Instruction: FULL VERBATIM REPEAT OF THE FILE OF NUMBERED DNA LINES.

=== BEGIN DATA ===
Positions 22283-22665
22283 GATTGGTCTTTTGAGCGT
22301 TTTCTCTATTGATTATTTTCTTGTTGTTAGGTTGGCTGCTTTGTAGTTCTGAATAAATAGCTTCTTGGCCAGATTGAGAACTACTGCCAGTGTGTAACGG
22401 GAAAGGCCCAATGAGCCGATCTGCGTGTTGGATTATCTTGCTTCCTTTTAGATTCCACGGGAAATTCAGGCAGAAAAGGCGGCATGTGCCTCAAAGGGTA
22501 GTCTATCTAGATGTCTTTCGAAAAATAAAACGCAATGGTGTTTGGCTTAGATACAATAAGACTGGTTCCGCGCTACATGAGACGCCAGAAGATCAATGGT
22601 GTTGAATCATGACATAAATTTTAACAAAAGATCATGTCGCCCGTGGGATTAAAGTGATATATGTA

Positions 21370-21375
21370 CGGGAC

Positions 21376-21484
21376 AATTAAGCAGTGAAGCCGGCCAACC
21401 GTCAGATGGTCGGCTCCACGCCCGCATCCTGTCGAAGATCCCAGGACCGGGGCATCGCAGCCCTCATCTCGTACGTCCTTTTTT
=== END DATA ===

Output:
Positions 22283-22665
22283 GATTGGTCTTTTGAGCGT
22301 TTTCTCTATTGATTATTTTCTTGTTGTTAGGTTGGCTGCTTTGTAGTTCTGAATAAATAGCTTCTTGGCCAGATTGAGAACTACTGCCAGTGTGTAACGG
22401 GAAAGGCCCAATGAGCCGATCTGCGTGTTGGATTATCTTGCTTCCTTTTAGATTCCACGGGAAATTCAGGCAGAAAAGGCGGCATGTGCCTCAAAGGGTA
22501 GTCTATCTAGATGTCTTTCGAAAAATAAAACGCAATGGTGTTTGGCTTAGATACAATAAGACTGGTTCCGCGCTACATGAGACGCCAGAAGATCAATGGT
22601 GTTGAATCATGACATAAATTTTAACAAAAGATCATGTCGCCCGTGGGATTAAAGTGATATATGTA

Positions 21370-21375
21370 CGGGAC

Positions 21376-21484
21376 AATTAAGCAGTGAAGCCGGCCAACC
21401 GTCAGATGGTCGGCTCCACGCCCGCATCCTGTCGAAGATCCCAGGACCGGGGCATCGCAGCCCTCATCTCGTACGTCCTTTTTT